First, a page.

The issue of baby Catherine is generating so much interest that there’s a dedicated line at the Department of Human Services in Victoria to deal with the situation.
A Google News search (forgive the Joogalism) shows that baby Catherine is not alone in being abandoned. Over the last week a four-year-old Japanese boy was abandoned in a “baby hatch”, in South Africa a mother left her baby next to a dustbin having given birth to her in a public toilet and in New Delhi, parents returned to the baby they abandoned.
But it’s a pretty rare occurrence in Australia. As for statistics, there are no official numbers on the issue, a Victorian Department of Human Services spokesman tells Crikey, but anecdotally it’s probably “one baby in Victoria every one to two years”.
Australia’s adoption statistics echo this infrequency, which partly explains the rush of adoption offers for Catherine (apart from her evident cuteness). In 2004-05, there were only 65 local adoptions (of Australian citizens/permanent residents) compared with 434 intercountry adoptions, according to Australian Institute of Health and Welfare statistics. Local adoptions continue to decline while intercountry adoptions are on the up.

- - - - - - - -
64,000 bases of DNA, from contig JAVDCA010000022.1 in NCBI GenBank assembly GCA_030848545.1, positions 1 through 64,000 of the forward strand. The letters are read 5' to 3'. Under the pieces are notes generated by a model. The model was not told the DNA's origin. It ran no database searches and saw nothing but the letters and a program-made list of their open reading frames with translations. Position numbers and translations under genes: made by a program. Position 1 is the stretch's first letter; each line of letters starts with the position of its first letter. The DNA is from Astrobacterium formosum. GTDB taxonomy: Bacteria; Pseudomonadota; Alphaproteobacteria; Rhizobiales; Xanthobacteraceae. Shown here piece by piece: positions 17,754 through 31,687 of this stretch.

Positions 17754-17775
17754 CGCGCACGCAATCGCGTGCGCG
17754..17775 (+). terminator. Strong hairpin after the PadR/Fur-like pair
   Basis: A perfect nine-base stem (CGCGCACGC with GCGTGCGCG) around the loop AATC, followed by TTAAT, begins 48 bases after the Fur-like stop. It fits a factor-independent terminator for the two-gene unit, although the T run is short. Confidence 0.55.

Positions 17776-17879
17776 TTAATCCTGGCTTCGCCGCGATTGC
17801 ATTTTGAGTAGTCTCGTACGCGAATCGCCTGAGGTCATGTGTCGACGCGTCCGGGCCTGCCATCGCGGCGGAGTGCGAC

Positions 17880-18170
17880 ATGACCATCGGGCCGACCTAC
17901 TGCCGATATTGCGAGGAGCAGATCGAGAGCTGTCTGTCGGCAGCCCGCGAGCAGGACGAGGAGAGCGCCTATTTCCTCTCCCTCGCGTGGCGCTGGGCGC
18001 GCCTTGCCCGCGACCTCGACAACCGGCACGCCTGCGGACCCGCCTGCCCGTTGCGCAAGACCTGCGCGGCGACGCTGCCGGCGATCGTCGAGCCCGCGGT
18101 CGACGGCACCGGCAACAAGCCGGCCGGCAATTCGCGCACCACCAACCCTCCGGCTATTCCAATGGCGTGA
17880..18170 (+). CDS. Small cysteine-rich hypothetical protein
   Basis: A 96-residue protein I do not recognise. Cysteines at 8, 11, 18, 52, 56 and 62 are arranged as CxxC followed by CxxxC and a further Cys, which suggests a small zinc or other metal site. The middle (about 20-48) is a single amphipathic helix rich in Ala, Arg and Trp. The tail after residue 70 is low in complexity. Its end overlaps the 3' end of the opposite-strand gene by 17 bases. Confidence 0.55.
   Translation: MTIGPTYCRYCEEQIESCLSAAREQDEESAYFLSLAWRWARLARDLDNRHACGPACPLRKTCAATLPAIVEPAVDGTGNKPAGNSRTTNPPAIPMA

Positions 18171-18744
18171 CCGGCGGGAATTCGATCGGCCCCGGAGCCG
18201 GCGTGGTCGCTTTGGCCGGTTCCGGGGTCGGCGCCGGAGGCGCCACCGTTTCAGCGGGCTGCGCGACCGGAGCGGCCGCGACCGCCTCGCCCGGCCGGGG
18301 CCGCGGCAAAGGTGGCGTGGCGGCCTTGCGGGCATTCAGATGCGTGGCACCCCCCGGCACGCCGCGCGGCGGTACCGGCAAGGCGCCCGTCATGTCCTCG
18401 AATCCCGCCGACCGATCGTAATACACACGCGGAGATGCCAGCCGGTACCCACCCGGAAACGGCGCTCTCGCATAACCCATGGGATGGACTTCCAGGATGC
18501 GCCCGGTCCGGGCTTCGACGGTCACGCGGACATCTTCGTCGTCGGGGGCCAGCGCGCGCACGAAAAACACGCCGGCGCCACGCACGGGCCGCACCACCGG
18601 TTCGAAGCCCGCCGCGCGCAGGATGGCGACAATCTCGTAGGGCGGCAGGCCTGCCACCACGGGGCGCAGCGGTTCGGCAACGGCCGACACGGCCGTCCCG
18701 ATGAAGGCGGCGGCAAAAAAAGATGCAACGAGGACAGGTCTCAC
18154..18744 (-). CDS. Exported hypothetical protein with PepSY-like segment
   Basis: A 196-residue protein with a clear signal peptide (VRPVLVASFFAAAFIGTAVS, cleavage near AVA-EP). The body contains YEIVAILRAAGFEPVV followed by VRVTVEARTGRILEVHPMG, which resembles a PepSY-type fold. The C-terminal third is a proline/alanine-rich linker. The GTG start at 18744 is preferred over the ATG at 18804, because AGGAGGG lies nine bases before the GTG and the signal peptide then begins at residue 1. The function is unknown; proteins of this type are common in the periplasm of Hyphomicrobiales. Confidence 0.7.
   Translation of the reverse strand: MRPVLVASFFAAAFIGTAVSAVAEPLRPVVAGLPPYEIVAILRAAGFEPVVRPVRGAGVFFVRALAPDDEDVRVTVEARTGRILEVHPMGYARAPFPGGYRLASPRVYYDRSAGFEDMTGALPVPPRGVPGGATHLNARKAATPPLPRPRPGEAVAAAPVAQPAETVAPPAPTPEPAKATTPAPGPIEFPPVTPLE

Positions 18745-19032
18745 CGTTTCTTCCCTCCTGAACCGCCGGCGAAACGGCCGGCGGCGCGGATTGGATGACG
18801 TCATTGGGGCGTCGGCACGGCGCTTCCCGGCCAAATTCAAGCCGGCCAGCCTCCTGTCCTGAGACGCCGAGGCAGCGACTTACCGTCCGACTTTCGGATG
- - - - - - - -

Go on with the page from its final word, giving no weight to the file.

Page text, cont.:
So too the number of children not living with their parents. Between 1997 and 2003 children in out-of-home care (including foster care) rose by 45%, an increase of 6,318 children. (AIHW, 2004). As of 30 June 2003 there were 20,297 Australian children living in out-of-home care.
Meanwhile, making sure abandoned babies stay safe is a big issue. That’s why one California hospital has a how-to-abandon guide, reports The Age. In Germany and Japan the use of “baby hatches” is still controversial though a fascinating Wikipedia history of baby hatches (forgive the Wikijournalism) shows that they’ve been around since medieval times.